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Tuesday 30 October

08:30 WELCOME
Stuart Eves, British Interplanetary Society
08:40 PRESENTATION: Jacob Geer, UK Space Agency


Access to space from the UK

09:00 ACCESS TO SPACE SESSION
Chair: Jacob Geer, UK Space Agency


09:00 1 Robin Hague
Skyrora
From Scotland to space
09:20 2 Tim Rumford
Northrop Grumman
ESPAStar – Enabling Space Missions with Rideshare Using an Innovative Propulsive ESPA Free Flying Platform
09:40 3 Nicolas Berend
ONERA
ALTAIR – an innovative air-launch system for small satellites
10:00 BREAK

PRESENTATION (POSTERS AREA)
A museum in LEO
Stuart Eves
British Interplanetary Society

10:30 ENABLING TECHNOLOGIES SESSION
10:30 4 Matthew Stuttard
Airbus DS
VASANT – A Vast Satcom Antenna as an enabling technology for commercial satellite communications
10:50 5 Yasser Nezzari
University of Surrey
Trading Processing for Reliability: Validating Thread & Instruction Level-TMR for COTS Processors
11:10 6 Pete Blacker
University of Surrey
Next Generation Planetary Rovers – Paving the way for Space
Colonisation
11:30 PRESENTATION: Mark Hempsell, Hempsell Astronautics

Reducing debris risk in GEO

Geostationary orbit is the most valuable location in space, and as a consequence has the highest concentration of objects; higher than any location in low Earth orbit. Recent studies have shown that the risk of collisions is far higher than previously thought, and in 2017 there were two debris creating incidents and at least one of these was the result of a collision. It shows that action to reduce the debris risk is as urgent in geostationary orbit as it is in low Earth orbit. However the technologies and strategies required to achieve this are different and it will take the development of special systems.

12:00 LUNCH

The exhibition is open and posters are displayed:

POSTER PRESENTATION 47
Measuring the benefits of using a third party integration services provider
Jason Armstrong
TriSept Corporation

13:00 KEYNOTE: Wallis Laughrey, Raytheon
13:30 BEYOND LEO SESSION
Chair: Wallis Laughrey, Raytheon


13:30 7 Pat Norris
VAPN Ltd.
Returning to the Moon after Apollo – why haven’t we been back in almost 50 years?
13:50 8 Derek Webber
Spaceport Associates
Lunar Tourists – Passing the Driving Test
14:10 9 Alex Ellery
Carleton University
QUO VADIS? THE MOON MAY OFFER SUPERIOR IN-SITU RESOURCE UTILISATION PROSPECTS THAN ASTEROIDS
14:30 10 Mark Post
Strathclyde University
Proof of Concept Study for Small Planetary Rovers using Tensegrity Structure on Venus
14:50 INVITED PRESENTATION: Ido Anteby, CEO, SpaceIL

The first privately-funded spacecraft to the Moon

SpaceIL, a non-profit organisation in Israel, will launch a probe on a SpaceX Falcon 9 rocket which is expected to land on the Moon at the first quarter of 2019.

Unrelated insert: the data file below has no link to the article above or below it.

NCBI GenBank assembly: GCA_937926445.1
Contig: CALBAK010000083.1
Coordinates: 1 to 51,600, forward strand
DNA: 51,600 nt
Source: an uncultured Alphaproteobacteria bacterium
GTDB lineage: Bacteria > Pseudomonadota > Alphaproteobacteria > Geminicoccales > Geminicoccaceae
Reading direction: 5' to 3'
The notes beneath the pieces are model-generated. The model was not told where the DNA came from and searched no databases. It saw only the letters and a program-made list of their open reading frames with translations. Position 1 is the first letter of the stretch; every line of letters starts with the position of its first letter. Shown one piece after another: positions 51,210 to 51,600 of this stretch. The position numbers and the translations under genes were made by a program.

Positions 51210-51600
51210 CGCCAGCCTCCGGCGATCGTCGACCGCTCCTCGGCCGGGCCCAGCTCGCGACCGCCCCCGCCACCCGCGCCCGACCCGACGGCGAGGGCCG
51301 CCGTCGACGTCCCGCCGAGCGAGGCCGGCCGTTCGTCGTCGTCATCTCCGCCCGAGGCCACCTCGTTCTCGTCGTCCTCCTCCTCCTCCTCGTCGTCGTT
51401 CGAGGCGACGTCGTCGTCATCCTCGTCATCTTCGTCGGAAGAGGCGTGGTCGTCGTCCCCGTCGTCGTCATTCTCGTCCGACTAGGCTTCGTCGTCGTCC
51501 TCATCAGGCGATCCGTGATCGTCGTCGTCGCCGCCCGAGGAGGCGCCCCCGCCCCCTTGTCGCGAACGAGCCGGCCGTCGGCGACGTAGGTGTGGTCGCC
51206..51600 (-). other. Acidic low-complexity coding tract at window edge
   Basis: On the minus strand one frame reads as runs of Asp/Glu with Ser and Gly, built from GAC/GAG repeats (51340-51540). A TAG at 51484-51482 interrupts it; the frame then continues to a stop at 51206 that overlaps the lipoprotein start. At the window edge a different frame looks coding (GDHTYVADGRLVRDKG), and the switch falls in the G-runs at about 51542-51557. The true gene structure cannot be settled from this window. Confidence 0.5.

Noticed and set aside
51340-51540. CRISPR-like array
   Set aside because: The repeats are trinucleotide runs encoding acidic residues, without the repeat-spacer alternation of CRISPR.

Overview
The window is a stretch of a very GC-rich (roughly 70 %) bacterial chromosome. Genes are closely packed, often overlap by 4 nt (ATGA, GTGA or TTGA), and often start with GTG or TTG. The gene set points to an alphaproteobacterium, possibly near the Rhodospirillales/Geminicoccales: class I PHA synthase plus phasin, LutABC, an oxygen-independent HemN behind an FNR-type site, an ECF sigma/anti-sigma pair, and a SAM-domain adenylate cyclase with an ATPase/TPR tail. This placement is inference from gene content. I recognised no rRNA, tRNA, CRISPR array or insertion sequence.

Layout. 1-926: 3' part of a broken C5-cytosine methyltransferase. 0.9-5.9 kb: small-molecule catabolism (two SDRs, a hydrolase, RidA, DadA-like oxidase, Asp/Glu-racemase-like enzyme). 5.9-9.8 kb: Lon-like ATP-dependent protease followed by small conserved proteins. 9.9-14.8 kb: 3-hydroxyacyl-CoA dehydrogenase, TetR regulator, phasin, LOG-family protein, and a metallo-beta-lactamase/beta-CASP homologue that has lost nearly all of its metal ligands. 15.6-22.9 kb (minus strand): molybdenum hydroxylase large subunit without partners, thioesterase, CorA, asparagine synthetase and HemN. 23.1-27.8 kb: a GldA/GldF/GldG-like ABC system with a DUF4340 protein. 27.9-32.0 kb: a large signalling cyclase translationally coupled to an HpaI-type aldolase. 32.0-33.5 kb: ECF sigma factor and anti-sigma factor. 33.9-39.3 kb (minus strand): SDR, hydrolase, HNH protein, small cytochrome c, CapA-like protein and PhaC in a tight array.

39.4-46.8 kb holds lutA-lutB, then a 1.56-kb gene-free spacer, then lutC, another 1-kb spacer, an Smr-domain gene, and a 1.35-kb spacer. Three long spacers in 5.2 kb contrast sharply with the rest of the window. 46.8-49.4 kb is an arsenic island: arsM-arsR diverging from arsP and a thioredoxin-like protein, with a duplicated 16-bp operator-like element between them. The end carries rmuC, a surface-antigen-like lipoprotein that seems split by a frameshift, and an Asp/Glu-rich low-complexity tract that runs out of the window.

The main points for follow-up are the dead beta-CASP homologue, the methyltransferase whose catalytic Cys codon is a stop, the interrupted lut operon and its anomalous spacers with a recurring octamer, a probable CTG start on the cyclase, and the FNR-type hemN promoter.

SpaceIL’s project began as part of the Google Lunar XPrize, Today, although the competition was concluded, SpaceIL continued developing the spacecraft, and is going to launch the first privately-funded spacecraft to the Moon.

15:10 BREAK

In the afternoon coffee break, posters may be viewed and the exhibition visited

POSTER PRESENTATION 48
3U cubeSat development programme project (The Ghana Black Star Satellite “GBSS”)
Frederick Agyemang
Ghana Space Science and Technology Institute

15:40 KEYNOTE: Russ Matijevich

The United States government is proposing a “Space Force”. Will this provide opportunities to the commercial space industry?

16:10 NEAR EARTH ACTIVITIES SESSION
Chair: Russ Matijevich, Matijevich International Consulting LLC
16:10 11 Steven Overton
Aerojet Rocketdyne
Maximising potential of smallsats via high performance modular green propulsion WITHDRAWN
16:30 13 Christian Steimle
Airbus
Bartolomeo – New European Payload Hosting Solution on the International Space Station

Note: This will be presented by Helmut Zaglauer, Airbus

16:50 14 Lesley Jane Smith
Leuphana University
The Norms of Behaviour in Space. Our space – Whose rules?
17:10 INVITED KEYNOTE

Details to follow.

17:30 PANEL: “The Impending SAR Wars: Who will prevail?”

According to industry analysis, the commercial Synthetic Aperture Radar (SAR) market size is estimated to exceed $3.5-4 billion (US) by 2024. High-resolution data and imagery for applications such as Earth observation, weather monitoring, biomass measurement, SIGINT, energy monitoring, elevation models, construction and ocean monitoring are expected to drive the growth opportunity for the SAR market.

This panel will focus on the changing landscape of the commercial SAR market with the goal of getting a better understanding on how current trends will reinvent space-borne commercial SAR.

Jatin S. Bains
Space-Eyes
Payam Banazadeh
Capella Space
Andrew Cawthorn
SSTL
Luciana Didomenico
Cosmo-Skymed
Derek Edinger
Ursa Space
Andreas Kern
HRWS
Wade Larson
Urthecast
Rafal Modrzewski
ICEYE
Helmut Zaglauer
Airbus
18:40 CLOSE